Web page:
Scenes 5 and 6

As this and previous scenes have attempted to show, while British colonialism as a formal system has receded, in many ways we still continue to play by their rules. In more frivolous (but no less important) examples, British sport continues to dominate much of the world and this is particularly striking in the popularity of cricket in South Asia, or football. (For good effect, the Football Association, who determined the rules of modern football in the 19th century, is referenced partly in Sarong Party with the invoking of the FA Cup hymn “Abide With Me”). In a more severe sense, many of Britain’s former colonies are bound by their inherited legal or political systems.

“Autochthony” is one of the big and fancy words we learnt while writing Sarong Party. It simply describes something that is native or originating from where it was found. As a legal concept pertaining to Singapore, it refers to laws or legislation that develops as a result of our culture, social, and political circumstances. Indeed, many have charted how Singapore has slowly evolved in an autochthonous fashion, away from its political, legislative, or legal British heritage.

Crucially, though, when it has suited various parties, these colonial legacies have been used as a way to cement power. Structurally, the Westminster parliamentary system we have inherited, coupled with a first-past-the-post electoral format, has enabled an effectively one-party rule for sixty years. With socially divisive issues, this heritage has again been used as a politically expedient strategy to avoid having to actively deal with something like Section 377A.

In Scene 5, we explore the physical legacy of these structures of power with the references to the Doric and Corinthian columns of judicial buildings of the past, as well as their more intangible instruments. A struggle breaks out between the band and chorus, as the former asserts its wish for true autochthony, and for archaic laws to have had their Indian summer, as some of the very things we derived from the colonial Indian penal code are dismantled in India itself. In Scene 6, though, there is a realization that the ambivalence with which we deal with our colonial baggage continues to affect us in the present, dividing peoples by their identities.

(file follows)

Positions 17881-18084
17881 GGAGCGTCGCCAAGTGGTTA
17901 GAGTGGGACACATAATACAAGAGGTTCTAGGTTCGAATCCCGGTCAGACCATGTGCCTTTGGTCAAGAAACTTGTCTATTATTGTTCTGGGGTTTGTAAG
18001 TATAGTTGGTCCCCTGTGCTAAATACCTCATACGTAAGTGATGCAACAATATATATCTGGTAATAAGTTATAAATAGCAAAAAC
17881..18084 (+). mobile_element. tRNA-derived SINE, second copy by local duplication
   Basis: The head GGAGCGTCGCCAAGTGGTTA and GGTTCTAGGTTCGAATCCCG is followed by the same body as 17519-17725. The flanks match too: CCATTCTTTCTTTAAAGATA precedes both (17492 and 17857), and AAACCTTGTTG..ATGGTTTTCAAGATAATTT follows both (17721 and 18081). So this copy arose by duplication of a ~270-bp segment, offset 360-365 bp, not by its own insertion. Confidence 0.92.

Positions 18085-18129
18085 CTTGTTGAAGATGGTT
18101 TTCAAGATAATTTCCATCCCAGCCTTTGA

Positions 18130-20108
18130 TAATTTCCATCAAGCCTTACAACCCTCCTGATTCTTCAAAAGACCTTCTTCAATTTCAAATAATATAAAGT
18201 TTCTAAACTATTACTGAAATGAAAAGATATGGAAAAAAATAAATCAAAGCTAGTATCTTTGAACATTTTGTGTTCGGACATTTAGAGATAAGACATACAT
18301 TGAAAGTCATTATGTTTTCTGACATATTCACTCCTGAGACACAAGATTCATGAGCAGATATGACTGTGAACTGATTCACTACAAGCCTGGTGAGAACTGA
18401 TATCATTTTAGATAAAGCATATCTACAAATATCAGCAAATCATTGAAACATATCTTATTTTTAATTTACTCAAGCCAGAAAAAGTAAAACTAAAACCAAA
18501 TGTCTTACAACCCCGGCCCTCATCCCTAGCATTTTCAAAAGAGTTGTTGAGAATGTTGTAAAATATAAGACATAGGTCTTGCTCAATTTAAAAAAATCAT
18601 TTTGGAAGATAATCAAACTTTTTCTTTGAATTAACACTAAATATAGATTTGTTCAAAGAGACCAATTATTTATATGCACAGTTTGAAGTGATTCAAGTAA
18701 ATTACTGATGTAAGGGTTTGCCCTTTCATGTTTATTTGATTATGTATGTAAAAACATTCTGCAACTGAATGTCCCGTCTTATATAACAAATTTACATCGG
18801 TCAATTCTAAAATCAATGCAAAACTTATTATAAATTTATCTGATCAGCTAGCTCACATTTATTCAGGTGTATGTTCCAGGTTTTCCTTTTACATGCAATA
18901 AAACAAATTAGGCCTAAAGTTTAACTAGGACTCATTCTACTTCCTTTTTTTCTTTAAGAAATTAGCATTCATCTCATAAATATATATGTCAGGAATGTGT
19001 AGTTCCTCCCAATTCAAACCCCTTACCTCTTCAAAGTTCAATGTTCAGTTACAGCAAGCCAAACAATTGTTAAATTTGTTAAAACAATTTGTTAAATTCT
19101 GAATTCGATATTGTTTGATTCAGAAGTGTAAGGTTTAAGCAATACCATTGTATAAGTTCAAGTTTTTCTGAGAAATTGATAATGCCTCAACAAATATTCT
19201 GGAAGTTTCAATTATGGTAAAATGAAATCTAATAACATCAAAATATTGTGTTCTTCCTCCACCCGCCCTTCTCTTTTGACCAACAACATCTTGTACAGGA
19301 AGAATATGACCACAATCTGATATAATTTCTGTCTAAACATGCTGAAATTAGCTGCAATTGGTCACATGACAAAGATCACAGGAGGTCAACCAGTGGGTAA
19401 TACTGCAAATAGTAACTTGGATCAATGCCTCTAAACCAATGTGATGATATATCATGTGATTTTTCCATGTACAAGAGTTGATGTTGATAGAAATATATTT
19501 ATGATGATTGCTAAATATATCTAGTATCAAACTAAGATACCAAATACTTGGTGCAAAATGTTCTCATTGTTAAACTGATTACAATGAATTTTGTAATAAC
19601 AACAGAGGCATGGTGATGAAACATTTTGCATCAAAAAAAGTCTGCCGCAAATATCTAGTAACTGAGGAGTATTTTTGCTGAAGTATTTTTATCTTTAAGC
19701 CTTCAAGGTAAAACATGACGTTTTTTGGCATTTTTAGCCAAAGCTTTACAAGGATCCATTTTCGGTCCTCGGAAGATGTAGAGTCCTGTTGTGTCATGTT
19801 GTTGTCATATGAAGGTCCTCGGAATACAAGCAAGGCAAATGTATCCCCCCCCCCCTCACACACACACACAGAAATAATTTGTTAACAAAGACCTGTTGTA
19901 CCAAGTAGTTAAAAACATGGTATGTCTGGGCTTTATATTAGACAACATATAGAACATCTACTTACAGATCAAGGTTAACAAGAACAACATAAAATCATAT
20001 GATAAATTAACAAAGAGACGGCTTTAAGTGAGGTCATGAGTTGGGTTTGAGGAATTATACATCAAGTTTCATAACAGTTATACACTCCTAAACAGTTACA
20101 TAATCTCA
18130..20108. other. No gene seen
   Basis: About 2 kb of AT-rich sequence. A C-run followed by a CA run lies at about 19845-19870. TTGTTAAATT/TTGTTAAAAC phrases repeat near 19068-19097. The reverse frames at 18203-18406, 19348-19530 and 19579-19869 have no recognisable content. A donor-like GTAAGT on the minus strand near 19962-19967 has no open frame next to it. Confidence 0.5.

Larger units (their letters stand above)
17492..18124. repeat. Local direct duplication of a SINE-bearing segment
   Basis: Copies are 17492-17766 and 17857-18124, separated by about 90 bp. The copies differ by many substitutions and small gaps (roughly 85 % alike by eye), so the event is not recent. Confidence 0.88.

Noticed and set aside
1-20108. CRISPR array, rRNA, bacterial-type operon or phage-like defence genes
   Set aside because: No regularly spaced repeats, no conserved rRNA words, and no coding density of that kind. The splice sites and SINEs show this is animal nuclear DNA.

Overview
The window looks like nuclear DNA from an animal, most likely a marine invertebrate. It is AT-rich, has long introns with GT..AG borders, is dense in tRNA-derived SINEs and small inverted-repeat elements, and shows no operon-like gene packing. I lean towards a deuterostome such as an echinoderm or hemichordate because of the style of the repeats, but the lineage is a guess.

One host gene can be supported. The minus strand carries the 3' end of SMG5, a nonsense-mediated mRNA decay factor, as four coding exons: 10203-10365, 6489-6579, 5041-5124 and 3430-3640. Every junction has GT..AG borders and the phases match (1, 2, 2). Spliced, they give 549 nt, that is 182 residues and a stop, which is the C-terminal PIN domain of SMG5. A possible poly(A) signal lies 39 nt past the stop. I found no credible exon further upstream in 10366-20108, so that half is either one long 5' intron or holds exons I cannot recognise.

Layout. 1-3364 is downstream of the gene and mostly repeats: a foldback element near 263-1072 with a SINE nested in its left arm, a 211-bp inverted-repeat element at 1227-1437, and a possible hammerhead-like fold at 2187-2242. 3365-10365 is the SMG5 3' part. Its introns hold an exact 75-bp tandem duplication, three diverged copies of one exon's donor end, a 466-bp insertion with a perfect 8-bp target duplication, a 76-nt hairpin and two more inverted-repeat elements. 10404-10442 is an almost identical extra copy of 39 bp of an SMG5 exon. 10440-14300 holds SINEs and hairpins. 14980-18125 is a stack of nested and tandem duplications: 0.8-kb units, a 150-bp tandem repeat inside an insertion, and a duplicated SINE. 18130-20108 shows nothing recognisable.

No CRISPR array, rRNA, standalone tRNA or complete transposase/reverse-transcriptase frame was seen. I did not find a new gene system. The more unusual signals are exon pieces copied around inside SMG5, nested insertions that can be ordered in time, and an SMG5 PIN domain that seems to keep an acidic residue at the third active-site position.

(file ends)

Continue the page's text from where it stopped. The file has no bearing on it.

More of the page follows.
Scene 5: Lie Back and Think of England

Relax your mind now, darling,
Close your eyes
There’s nothing to fear
Don’t think a thing now, darling,
You’ll find there’s no bogeyman here
Play by their rules and their regulations
Bound by their laws
Lie back and think of England, darling,
You’ll never bring up the rearTied down to your Doric four post bed
Cuffed to a Corinthian fantasy
Autochthony is your safe word, darling,
You can try but you’ll never be completely freeThe blindfold’s unnecessary, darling,
Swords and scales won’t remain
The misc-en-scene has changed now, darling,
The Fostering is the same
And when it suits us, we’ll spring a surprise
Constitutional spice
Lie back and think of England, darling,
It’s never far from your eyes

Tied down to your Doric four post bed
Cuffed to a Corinthian fantasy
Autochthony is your safe word, darling,
You can try but you’ll never be completely free

You long for days of endless summer
But sunshine hides the clouds that portend
That
These games have had their Indian summer
And every day in the sun must end

Lock out the ghosts
Let the skeletons out

Scene 6: The Long Arm of the Law

The long arm of the law
Holds a knife over our heads
It swears not to swing but on a whim
It changes its melodyIt holds us apart
It holds us apart

The long arm of the law
Points a gun at our faces
It lowers its aim but with its might
It keeps us in its sights

It keeps us apart
It keeps us apart

I wish to hold your skin and bones
Make them something more than just the skeletons in my closet
And the long arm of the law
Won’t keep me away from you

And only in the night can I hold you
For the day brings swords
Though blunt
They could prick the bubbles of the world and
The wolves will enter
With barks worse than their bites
But still they smite these arms that hold you
And when other arms try to smother you
I will

Hold your skin and bones
Make them something more than just the skeletons in my closet
And the long arm of the law
Won’t keep me away from you

I wish to hold your skin and bones
Make them something more than just the skeletons in my closet
And the long arm of the law
Won’t keep me away from you